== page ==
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Schedule 1 of the Children Act 1989 provides the court with powers to make financial provision for children in specific circumstances. Schedule 1 can provide provision for parents who are seeking financial provision for their children at the end of a relationship. One of the orders the court may make for the benefit of the child is periodical payments. 

Following the case of Galbraith-Marten vs De Renee [2023] EWWFC 253, this article will explore how the court determines periodical payments for a child under Schedule 1 of the Children Act 1989.

Who can make a claim under Schedule 1 and who may it be made against?

A parent, guardian, special Guardian or person with who the child lives with under a Child Arrangements Order can apply to the court under Schedule 1 for financial provision for the child.

Para 4(2) outlines who the court may exercise its powers under paragraph 1 against if this person is not the mother or father of the child. The court shall have regard to-

  1. whether that person had assumed responsibility for the maintenance of the child and, if so, the extent to which and basis on which he assumed that responsibility and the length of the period during which he met that responsibility;
  2. whether he did so knowing that the child was not his child;
  3. the liability of any other person to maintain the child.

Galbraith-Marten vs De Renee [2023] EWWFC 253

This case concerned the determination of the quantum of periodical payments for a child under Schedule 1 of the Children Act 1989 following the parties’ divorce. Following the court setting aside an agreed order for periodical payments, the parties presented different approaches for how the court should determine the payments. 

The Father argued that the court should adopt a formula based approach citing James v Seymour. The Mother opposed this approach and sought for an increase in payments. 

In James v Seymour [2023] EWHC 844 (Fam), Mostyn J proposed the Adjusted Formula Methodology** to be adopted for the ‘computation of child support in most cases where the payers eligible income exceeds £156,000 and is less than £650,000.’ 

The Father provided four reasons for adopting the Adjusted Formula Methodology:

  1. This area of law requires certainty and finality which can be achieved through a formula based approach to determine the quantum of periodical payments;
  2. In CMX v EJX (French Marriage Contract) [2022] EWFC 136 Moor J explained the formula based approach is easy to calculate the figure for child support so avoids dispute;
  3. Not adopting a formula based approach would open the floodgates to litigation which the formula is designed to avoid;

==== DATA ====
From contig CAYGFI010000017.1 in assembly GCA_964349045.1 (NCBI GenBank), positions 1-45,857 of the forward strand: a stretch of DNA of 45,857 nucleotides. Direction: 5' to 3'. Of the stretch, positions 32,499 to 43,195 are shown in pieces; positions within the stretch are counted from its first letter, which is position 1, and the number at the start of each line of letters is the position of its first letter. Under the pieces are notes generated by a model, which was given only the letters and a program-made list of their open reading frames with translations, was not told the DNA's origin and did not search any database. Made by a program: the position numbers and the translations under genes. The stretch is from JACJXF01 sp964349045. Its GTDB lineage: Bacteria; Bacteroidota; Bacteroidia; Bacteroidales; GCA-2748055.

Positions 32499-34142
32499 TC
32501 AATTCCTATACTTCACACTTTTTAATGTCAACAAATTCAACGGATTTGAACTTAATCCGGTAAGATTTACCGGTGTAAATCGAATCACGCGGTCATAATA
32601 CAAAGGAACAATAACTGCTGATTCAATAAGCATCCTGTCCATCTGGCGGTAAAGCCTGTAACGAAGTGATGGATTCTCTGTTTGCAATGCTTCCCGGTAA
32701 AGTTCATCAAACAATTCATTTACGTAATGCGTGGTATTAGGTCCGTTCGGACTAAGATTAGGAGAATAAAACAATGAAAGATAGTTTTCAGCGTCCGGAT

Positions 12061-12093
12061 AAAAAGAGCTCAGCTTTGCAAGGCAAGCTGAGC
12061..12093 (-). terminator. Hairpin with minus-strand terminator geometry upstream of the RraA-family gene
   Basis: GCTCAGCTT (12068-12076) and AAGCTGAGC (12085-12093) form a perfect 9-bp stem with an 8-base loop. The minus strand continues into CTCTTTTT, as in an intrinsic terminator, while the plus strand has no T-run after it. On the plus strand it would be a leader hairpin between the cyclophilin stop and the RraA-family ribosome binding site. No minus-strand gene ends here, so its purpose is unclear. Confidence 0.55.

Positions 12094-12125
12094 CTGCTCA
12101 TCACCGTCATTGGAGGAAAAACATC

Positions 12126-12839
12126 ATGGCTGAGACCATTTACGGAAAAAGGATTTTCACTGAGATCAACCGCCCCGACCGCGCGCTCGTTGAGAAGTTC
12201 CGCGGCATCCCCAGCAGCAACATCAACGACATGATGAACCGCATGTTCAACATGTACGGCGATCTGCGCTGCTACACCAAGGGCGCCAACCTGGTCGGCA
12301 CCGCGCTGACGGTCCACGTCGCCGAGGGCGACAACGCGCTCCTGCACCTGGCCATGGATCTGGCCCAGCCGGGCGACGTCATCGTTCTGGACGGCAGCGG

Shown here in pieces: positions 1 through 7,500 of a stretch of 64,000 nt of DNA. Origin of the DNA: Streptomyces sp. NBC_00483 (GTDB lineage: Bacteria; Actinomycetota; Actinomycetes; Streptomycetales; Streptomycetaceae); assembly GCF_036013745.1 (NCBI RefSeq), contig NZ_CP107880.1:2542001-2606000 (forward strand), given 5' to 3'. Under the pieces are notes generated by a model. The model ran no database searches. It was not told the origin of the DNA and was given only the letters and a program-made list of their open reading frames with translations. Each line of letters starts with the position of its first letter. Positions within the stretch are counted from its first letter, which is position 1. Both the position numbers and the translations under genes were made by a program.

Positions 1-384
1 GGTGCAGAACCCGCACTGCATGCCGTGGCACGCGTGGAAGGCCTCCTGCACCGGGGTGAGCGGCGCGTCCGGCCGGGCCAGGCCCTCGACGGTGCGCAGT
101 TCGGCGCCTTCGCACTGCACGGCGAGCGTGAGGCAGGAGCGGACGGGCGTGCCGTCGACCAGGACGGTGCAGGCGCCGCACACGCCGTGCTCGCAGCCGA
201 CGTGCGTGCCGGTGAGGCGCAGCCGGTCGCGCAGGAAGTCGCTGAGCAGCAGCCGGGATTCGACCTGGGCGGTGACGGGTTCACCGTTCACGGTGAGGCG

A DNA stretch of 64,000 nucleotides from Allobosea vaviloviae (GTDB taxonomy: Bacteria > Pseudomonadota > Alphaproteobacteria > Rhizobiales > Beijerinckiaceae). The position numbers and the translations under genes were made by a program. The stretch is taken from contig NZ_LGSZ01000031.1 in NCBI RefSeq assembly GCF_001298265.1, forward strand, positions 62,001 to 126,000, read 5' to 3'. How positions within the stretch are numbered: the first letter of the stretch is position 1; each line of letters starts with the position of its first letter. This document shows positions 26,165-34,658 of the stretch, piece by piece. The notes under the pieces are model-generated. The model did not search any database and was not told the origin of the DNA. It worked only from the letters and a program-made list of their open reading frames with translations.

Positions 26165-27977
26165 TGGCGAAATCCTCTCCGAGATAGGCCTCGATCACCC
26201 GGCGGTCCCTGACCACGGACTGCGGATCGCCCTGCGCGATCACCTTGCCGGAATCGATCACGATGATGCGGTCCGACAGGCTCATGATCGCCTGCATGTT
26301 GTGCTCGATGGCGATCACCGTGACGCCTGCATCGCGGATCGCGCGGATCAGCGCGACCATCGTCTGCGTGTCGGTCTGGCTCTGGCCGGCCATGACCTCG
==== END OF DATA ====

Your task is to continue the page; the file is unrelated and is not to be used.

4. ‘The James v Seymour formula will withstand any discretionary review, applying the checklist in paragraph 4 of Schedule 1 CA 1989.’ 

Para 4 of Schedule 1 CA 1989

In determining periodical payments under Schedule 1 of the Children Act 1989 the court must have regard to all the circumstances including the criteria under paragraph 4. This includes:

  1. the income, earning capacity, property and other financial resources which each person mentioned in sub-paragraph (4) has or is likely to have in the foreseeable future;
  2. the financial needs, obligations and responsibilities which each person mentioned in sub-paragraph (4) has or is likely to have in the foreseeable future;
  3. the financial needs of the child;
  4. the income, earning capacity (if any), property and other financial resources of the child;
  5. any physical or mental disability of the child;
  6. the manner in which the child was being, or was expected to be, educated or trained.

Areas where the formula will not be appropriate at all 

  1. In a case where there are four or more children for whom CSM is to be paid; (James v Seymour at [41]);
  2. If the eligible income is more than £650,000, (ibid.);
  3. If the father’s income is largely unearned, (ibid.);
  4. If the father lives on capital, (ibid.);
  5. If the court is concerned with a variation application under paragraph 6 of Schedule 1 CA 1989, where the application is founded on a “change in any of the matters to which the court was required to have regard when making the order”, and where the focus will be on what the change of circumstance is, and what impact the change has on the original award; (see James v Seymour at [34(iii)], and [42]);
  6. Where the Schedule 1 CA 1989 claim is the ‘centrepiece’ of the financial dispute between the parties (not subsidiary to a claim for post-divorce financial relief for a child under the Matrimonial Causes Act 1973)


In reaching his judgment, Cobb J reminded that the Adjusted Formula Method is a ‘loose starting point’ (per [43]) for the calculation of the Child Support Starting Point. It is also incumbent on the court to apply the statutory criteria of paragraph 4 of Schedule 1 CA 1989. 

By adopting the James v Seymour formula, it can be applied each year with reference to the payer’s income to calculate a fair quantum of periodical payments. Cobb J therefore applied the formula set out in James v Seymour to calculate the amount of child maintenance payable. 

** See APPENDIX James v Seymour [2023] EWHC 844 (Fam) for the Adjusted Formula Methodology. 

 Written by Claudia Saxton, Pupil Barrister at Unit Chambers.

Law is correct as of 27th February 2024. Whilst every effort has been taken to ensure that the law in this article is correct, it is intended to give a general overview of the law for educational purposes. Readers are respectfully reminded that it is not intended to be a substitute for specific legal advice and should not be relied upon for this purpose. No liability is accepted for any error or omission contained herein. 

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